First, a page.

- Selected continuous state time states – States selected by the model, or sets from which dynamic states can be selected from
- Warnings regarding initial values of iteration variables – Solutions for nonlinear equations can sometimes be difficult or slow to find. To improve robustness and efficiency of your model you should supply suitable start values for these variables. If no initial value is supplied for a variable, a warning is generated and the initial value is set to zero.
Statistics on the translation log
Figure 11, below, contains the statistics of a vehicle model that is under development.
Figure 11: An example of the translation log statistics expanded out
An explanation of the Statistics in Figure 11 follows:
In the Original Model section the following information is provided:
- Number of components – the number of declared components in the model
- Variables – the number of individual variables in the model
- Constants / Parameters / Unknowns – the number of variables divided by whether they are declared as constant, parameter, or time-varying
- Differentiated variables – the number of variables for which a der(x) statement appears in the model
- Equations / Nontrivial – the number of equations, and the number of this that are “non-trivial” – equations that are “trivial” are usually those generated by connect statements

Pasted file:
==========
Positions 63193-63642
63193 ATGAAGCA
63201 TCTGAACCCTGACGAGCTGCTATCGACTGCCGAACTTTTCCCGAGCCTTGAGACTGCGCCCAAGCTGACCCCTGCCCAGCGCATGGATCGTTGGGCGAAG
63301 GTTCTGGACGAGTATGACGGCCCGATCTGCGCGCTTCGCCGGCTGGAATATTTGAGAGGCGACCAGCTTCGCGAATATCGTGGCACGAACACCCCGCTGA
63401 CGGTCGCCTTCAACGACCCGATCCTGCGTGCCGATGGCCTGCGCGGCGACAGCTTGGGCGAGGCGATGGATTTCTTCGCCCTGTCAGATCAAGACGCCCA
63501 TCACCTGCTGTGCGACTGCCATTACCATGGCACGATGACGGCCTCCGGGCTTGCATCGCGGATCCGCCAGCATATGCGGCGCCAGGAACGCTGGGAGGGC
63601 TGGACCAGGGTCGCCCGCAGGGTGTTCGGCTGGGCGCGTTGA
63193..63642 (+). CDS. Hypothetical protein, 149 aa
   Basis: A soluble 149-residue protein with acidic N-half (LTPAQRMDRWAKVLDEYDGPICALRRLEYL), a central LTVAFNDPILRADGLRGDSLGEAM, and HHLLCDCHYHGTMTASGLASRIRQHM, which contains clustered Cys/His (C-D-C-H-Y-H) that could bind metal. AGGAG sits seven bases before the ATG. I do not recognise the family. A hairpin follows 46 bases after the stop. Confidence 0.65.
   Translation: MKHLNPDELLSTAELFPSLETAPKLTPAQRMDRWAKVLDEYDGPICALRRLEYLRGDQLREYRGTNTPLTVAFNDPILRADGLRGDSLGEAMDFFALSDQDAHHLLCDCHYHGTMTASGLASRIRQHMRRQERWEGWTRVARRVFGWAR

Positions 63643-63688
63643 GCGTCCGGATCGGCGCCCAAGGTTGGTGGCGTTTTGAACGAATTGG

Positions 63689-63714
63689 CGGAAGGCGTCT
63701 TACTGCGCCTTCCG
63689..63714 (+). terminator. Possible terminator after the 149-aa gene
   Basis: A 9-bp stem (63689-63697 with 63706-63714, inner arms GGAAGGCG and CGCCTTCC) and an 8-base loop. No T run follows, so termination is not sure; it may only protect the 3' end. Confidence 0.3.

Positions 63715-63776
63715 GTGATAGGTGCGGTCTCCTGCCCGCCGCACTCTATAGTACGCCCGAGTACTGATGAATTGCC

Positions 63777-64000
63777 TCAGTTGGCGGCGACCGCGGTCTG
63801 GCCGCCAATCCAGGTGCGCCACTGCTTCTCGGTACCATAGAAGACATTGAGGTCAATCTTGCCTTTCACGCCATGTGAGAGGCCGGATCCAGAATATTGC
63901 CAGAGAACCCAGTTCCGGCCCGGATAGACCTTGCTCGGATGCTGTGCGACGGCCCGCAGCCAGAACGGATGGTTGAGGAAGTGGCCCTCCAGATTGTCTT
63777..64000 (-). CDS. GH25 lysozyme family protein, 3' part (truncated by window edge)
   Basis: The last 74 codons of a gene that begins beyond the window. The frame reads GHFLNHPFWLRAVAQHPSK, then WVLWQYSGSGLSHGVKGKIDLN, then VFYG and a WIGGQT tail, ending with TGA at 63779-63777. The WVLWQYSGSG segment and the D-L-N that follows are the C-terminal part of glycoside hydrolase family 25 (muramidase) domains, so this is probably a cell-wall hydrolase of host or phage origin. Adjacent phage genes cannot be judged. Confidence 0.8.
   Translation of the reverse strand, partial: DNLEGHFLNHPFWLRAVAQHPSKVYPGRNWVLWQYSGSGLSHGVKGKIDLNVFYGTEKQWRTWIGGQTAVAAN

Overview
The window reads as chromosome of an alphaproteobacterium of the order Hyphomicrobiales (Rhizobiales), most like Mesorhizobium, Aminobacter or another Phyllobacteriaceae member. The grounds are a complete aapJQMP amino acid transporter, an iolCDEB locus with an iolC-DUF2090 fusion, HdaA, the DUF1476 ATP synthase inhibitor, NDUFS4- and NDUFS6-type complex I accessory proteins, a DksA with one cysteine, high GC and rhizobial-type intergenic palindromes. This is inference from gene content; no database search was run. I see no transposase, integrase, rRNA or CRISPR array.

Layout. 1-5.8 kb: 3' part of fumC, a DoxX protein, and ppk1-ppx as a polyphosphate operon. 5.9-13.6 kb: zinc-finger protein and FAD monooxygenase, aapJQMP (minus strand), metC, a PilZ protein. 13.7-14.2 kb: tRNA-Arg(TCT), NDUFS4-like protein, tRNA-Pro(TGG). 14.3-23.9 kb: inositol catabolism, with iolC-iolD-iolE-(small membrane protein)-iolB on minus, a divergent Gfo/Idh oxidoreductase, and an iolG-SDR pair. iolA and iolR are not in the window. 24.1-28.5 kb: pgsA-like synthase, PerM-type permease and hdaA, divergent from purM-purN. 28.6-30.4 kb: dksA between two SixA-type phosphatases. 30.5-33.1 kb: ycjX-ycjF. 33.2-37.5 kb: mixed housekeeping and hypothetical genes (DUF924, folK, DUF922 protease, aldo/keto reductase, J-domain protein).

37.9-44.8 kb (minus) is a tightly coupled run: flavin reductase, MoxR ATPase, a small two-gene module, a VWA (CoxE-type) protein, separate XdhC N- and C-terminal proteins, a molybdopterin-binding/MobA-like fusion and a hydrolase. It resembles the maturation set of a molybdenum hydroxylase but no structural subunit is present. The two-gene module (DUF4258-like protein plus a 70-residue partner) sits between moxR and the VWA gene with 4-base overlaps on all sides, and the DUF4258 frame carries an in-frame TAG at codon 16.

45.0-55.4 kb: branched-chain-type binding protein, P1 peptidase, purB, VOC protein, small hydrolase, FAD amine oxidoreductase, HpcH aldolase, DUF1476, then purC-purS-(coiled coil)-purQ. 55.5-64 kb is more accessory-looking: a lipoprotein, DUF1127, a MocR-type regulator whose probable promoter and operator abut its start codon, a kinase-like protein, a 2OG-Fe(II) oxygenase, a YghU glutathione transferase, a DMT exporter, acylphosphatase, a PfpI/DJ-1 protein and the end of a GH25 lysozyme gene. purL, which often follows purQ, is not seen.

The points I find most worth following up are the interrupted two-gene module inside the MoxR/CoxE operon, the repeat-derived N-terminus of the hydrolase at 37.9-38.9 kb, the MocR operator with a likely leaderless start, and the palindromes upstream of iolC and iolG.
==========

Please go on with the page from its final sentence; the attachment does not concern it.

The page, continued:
In the Translated Model section the following information is provided:
- Constants – are constants in the model including those determined during symbolic processing – compare this figure with the number of constants declared in the model
- Free parameters – are parameters that can be altered between simulations without re-translation
- Parameter depending – are parameters dependent on other parameters
- Outputs – outputs of the model
- Continuous time states – states present in the model – this gives an indication of the overall size of model, compare this figure with the number of differentiated variables
- Time-varying variables – variables that vary with time, this includes the number of states